Declawing: A Physical Therapist Assistant’s Perspective

by Ruth Y.
(West Allis, Wisconsin)

Monty using his beautiful claws.   (Sorry for the blurry photo, he's a fast moving target!)

Two useful tags. Click either to see the articles: Toxic to cats | Dangers to cats

Monty using his beautiful claws. (Sorry for the blurry photo, he’s a fast moving target!)

There are many good reasons to be against declawing, but the most persuasive are perhaps those which deal with the changes in a cat’s functional mobility and the potential for arthritis later in life. I suppose these are the reasons that speak to me because I work as a physical therapist assistant.

I recently entered this field, in part because I enjoyed a course in anatomy and physiology which I had taken as an undergrad. Studying to work in physical therapy made the connections between form and function clear for me.

I have found that form and function go together– things are always made a certain way for a reason. Changes from the original design are not beneficial. A good example is my flat feet. Without proper support in my shoes my feet, knees and lower back will start to hurt. If you change one part of the kinematic (movement) chain, other parts change too. Physical therapists spend a lot of time analyzing how people walk (gait) because changes from normal gait are always more energy consuming and often contribute to muscle pain and stiffness and eventually cause degenerative joint changes.

Cats walk on their toes. When a cat is declawed his toes are amputated. You’ve just changed how the cat walks. If the rule holds true that any changes from normal gait are more energy consuming, contribute to muscle pain/stiffness and cause degenerative changes in the joints, then how can we defend declawing as being o.k. for the cat?

When you remove the cat’s toes, you change the whole kinematic chain for that limb. If this is never good for people, how can it be good for cats? The answer is of course, that it isn’t good for the cat. Declawing isn’t done to benefit the cat.

If declawing truly were only an onychectomy, perhaps it would be defensible. (onych=nail, ectomy=surgical removal) But declawing actually takes the distal phalanx (last joint) of the cat’s toes. How would losing the last joint of your toes change how you walk or stand? We can theorize on the exact effects, but there would be changes to your gait and stance. If you amputate the last joint of a cat’s toes, it will change how he walks and stands. Something is gone that was part of the original design.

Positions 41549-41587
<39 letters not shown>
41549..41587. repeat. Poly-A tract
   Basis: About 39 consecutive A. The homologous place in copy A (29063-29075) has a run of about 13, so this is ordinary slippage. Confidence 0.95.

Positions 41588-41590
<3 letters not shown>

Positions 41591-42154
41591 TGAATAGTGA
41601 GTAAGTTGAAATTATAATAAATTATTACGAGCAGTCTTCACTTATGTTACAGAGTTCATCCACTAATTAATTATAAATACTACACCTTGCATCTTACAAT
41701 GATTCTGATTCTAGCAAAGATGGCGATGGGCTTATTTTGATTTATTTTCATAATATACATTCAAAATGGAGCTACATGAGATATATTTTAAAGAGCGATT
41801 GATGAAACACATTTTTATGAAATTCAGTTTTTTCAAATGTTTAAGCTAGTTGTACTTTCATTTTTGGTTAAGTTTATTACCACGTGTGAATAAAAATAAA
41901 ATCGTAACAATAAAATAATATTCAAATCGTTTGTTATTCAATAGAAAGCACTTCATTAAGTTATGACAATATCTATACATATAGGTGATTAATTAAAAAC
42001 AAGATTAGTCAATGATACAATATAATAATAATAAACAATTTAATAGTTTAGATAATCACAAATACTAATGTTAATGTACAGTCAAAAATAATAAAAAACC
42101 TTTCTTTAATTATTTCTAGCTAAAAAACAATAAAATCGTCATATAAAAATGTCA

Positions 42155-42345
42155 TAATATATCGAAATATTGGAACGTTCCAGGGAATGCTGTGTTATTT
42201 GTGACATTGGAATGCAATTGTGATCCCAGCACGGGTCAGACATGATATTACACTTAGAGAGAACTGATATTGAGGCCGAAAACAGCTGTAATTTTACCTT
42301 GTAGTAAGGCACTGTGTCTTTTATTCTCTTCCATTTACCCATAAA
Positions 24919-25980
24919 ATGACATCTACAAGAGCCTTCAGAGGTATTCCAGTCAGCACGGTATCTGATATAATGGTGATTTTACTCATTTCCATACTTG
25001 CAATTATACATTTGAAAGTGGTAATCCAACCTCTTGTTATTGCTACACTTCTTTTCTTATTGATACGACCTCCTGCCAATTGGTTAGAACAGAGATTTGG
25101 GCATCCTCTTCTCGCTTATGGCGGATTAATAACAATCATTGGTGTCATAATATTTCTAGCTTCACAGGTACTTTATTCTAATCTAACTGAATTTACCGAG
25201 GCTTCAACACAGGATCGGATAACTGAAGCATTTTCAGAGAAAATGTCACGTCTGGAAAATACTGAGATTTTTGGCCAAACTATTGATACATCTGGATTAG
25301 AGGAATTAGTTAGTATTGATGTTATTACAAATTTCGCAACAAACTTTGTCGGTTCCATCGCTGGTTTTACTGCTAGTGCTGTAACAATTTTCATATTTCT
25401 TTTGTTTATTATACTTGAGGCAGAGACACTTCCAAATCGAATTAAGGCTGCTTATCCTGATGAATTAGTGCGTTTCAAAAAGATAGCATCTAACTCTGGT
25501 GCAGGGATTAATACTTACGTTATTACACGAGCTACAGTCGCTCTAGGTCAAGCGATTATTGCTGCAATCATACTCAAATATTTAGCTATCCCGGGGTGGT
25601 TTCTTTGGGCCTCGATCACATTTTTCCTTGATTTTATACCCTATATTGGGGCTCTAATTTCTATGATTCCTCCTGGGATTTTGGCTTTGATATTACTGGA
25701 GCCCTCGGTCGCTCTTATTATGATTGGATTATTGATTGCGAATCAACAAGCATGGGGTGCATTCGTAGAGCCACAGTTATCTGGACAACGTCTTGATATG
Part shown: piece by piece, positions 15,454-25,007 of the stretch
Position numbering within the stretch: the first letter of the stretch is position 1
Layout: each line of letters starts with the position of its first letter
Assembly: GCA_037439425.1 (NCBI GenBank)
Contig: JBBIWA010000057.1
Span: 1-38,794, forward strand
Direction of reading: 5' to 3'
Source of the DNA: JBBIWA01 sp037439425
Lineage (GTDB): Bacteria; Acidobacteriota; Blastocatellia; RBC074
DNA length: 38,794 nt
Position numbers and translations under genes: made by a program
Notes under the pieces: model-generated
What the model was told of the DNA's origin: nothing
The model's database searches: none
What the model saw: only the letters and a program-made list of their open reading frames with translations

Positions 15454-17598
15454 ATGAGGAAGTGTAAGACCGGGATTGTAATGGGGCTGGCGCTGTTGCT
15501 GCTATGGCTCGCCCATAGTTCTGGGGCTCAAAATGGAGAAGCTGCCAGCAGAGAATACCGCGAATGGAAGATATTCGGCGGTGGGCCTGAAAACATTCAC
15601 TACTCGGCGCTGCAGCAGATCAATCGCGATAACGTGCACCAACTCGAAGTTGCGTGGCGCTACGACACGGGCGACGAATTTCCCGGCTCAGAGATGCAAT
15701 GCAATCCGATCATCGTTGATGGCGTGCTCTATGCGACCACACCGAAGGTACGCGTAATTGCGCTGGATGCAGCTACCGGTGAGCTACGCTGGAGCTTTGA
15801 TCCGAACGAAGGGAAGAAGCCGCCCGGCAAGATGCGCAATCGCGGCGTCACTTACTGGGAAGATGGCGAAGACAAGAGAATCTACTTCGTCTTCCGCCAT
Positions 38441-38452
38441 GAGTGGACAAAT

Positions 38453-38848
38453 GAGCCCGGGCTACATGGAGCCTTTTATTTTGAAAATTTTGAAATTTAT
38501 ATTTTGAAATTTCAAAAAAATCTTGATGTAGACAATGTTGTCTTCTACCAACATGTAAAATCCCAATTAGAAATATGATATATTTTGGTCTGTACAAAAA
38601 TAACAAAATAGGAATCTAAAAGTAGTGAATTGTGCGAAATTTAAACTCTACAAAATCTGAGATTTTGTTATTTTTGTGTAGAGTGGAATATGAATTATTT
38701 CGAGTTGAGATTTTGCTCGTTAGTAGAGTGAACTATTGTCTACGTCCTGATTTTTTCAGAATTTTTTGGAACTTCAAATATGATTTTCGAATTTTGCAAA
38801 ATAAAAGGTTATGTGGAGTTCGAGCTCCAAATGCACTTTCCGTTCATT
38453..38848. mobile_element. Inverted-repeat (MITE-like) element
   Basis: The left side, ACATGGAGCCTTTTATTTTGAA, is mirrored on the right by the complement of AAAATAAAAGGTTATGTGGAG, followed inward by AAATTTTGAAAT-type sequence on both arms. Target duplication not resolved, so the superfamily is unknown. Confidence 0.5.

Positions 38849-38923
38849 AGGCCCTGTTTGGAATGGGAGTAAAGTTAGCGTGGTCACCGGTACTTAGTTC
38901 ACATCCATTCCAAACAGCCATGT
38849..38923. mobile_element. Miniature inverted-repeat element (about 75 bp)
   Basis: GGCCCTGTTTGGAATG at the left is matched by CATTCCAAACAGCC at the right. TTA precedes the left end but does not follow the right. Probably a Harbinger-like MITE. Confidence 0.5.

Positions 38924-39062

Arthritis is caused over time by faulty joint mechanics. Any extra motion in a joint causes wear and tear to joint cartilage. Over time the body tries to repair this damage, but it can’t add more cartilage.

However, Wolf’s law of bone states that bone will become stronger according to the stresses placed upon it. When the lack of cartilage causes bone on bone forces the body responds by laying down more bone, causing an uneven joint surface and pain. When you take the cat’s toes you unavoidably change how he walks.

This change travels up the whole kinematic chain– if you change something at the cat’s foot you’ve changed it at the cat’s elbow and at his shoulder and at his spine. You have introduced abnormal joint motions as the cat adapts to walking without his toes. This will lead to arthritis over time, by the process described above.

Cats also use their claws to help them exercise the muscles of their shoulders and upper back. They will hook their claws into something and pull against this resistance. This provides an isometric contraction of the cat’s muscles. When he can no longer hook his claws and pull, he loses out on this form of exercise.